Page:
That terrible clicking sound in the hall is another good signal. If your dog spends a lot of time outside, that will also effect the frequency as well. The more outside time – the sooner the nails require attention. Imagine the nails are used like spikes on football shoes. Gripping the ground causes a certain amount of growth and “sharpening” of the nails. That will cause a lot quick growth sooner than later.
What Equipment to Trim Your Dogs Nails Safely
Manual equipment includes a cutter trimmer, or a guillotine or scissor style cutter. If you have the money, a Pet Paws sander much like my Dremel hobby tool works quite well. But just like trimming itself, the motion of trimming will require time and effort to gain trust and confidence. Stroke the paws, gain their trust, hold the paw with very little pressure. Slowly, very slowly, trim or clip the nails.
The paws will pull back – simply and gently pull them back again. If you use the electrical equipment like Pet Paws or the Dremel tool, the sound will cause a lot of motion. Simply holding the equipment near your dog won’t do anything but agitate them. You will have to slowly hold the tool close to the paw, lightly touch the nails and show that it won’t hurt. It may take a few times but you can encourage your dog to cooperate – if he trusts you or whoever is doing the work won’t hurt him.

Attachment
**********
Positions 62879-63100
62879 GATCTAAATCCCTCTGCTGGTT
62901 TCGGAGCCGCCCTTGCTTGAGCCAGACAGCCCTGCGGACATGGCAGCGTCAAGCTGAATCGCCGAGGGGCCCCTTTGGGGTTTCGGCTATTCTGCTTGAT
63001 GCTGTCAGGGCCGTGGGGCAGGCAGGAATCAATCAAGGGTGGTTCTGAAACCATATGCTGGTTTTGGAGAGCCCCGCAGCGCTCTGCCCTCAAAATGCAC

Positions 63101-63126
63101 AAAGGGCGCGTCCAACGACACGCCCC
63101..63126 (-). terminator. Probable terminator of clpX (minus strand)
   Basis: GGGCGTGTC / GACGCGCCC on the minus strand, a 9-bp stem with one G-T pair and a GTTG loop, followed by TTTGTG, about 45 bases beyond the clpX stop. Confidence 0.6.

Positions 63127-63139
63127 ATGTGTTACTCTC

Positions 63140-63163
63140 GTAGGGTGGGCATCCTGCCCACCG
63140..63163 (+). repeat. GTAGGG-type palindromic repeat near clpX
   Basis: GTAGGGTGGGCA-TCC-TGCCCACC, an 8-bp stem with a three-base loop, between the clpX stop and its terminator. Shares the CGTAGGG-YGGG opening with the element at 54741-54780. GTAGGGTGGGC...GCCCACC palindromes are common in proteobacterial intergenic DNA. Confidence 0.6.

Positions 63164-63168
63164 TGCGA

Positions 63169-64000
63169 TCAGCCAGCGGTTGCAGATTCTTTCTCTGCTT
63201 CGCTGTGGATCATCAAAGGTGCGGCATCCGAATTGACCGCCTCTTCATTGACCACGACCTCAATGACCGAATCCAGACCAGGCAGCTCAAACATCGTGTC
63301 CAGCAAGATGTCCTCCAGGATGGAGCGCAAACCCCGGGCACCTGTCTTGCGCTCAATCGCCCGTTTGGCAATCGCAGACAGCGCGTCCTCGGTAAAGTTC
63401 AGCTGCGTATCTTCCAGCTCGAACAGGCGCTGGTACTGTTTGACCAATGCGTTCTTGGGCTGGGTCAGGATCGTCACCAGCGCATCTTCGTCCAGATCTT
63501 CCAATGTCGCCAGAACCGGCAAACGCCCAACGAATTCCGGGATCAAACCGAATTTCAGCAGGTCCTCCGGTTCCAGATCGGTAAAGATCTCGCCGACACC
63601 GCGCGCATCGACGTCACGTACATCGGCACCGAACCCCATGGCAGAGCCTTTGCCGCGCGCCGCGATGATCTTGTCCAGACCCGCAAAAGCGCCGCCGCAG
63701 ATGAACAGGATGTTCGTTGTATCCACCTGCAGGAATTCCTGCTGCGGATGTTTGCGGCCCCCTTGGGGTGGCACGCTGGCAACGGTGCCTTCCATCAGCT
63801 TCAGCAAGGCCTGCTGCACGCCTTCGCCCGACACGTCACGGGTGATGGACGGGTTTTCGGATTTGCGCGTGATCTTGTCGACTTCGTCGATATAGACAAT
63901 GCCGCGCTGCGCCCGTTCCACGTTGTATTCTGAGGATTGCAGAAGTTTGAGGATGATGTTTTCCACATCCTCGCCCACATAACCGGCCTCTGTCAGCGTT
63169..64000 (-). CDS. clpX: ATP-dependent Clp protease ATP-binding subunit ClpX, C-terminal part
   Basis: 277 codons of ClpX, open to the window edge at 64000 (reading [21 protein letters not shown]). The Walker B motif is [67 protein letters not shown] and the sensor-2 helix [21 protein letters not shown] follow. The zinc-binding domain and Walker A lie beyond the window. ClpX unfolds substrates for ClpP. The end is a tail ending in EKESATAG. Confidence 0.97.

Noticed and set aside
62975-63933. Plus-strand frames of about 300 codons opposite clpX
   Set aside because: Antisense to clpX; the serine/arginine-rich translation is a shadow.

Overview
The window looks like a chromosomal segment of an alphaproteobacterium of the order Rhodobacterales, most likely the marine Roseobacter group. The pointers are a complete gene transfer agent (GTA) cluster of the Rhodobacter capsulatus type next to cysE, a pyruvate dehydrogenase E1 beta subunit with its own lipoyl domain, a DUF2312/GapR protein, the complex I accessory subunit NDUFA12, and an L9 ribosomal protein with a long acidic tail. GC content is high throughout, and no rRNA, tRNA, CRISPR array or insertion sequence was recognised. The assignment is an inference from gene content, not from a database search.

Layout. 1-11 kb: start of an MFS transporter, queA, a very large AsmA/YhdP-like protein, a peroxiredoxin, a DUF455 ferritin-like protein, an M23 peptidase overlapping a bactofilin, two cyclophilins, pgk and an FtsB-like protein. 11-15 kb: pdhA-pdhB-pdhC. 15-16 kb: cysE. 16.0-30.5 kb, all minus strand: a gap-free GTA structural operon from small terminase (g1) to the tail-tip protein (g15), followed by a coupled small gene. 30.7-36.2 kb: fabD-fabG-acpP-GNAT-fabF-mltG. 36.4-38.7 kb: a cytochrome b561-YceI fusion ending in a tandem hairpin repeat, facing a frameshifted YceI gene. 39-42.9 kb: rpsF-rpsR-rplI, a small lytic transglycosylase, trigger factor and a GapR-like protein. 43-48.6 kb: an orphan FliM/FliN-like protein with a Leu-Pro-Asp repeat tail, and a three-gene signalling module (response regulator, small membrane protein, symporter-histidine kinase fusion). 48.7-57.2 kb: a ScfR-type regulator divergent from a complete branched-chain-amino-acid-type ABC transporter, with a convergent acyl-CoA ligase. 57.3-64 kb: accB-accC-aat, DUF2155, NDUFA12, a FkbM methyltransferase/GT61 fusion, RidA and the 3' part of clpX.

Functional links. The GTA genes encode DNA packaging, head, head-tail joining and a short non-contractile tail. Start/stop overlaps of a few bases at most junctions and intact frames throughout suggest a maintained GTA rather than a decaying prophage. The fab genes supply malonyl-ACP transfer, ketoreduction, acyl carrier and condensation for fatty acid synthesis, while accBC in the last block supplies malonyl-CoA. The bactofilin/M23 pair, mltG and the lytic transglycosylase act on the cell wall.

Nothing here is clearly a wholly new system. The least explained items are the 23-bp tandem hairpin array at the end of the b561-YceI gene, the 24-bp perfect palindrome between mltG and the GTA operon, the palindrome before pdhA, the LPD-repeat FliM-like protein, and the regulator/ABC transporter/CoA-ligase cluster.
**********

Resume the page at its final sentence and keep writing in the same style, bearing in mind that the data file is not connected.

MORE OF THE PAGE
You should try to clip the nails from the bottom up. Try to get as close to a 90 degree angle as you can. The “white” of the nail will show the quick and a hint of the blood vessel inside the nail. You want to move with small chunks of the nail. This is especially true if the nail is black. Dalmatians actually have black as well as white nails so be careful.
A nail file may be useful to clean up any left over rough edges. The same rules apply. After nearly five years, we still have to really work hard to keep Winston calm when we file his nails. The Pet Paws is a emery wheel and has some advantages. The disadvantage is the noise – until you help him overcome it.
The Inevitable “oops” – Be Ready!
Remember, there will be “slips” from time to time. I saw our vet – one of the best in the business – clip too closely more than once. Don’t panic or show over concern to your dog. Be ready with a styptic pencil. The same as men use for shaving. The nails house blood vessels. The pencil will cause the blood to clot and stop the bleeding. This will be a relief to your dog as well as you. Imagine bloody paw prints across the floor. Just do your best – and be ready for problems like this. The styptic pencil is just alum and available in all drug stores or drug counters at places like Walmart. The “home remedy” category will provide substitutes like flour, baking soda or cornstarch. But a 25 cent styptic pencil is the solution.
YouTube has a bunch of great videos. This article won’t allow links – but key in trim dog nails and you will find examples of each approach we have described. But how do you ensure you have it all “right”?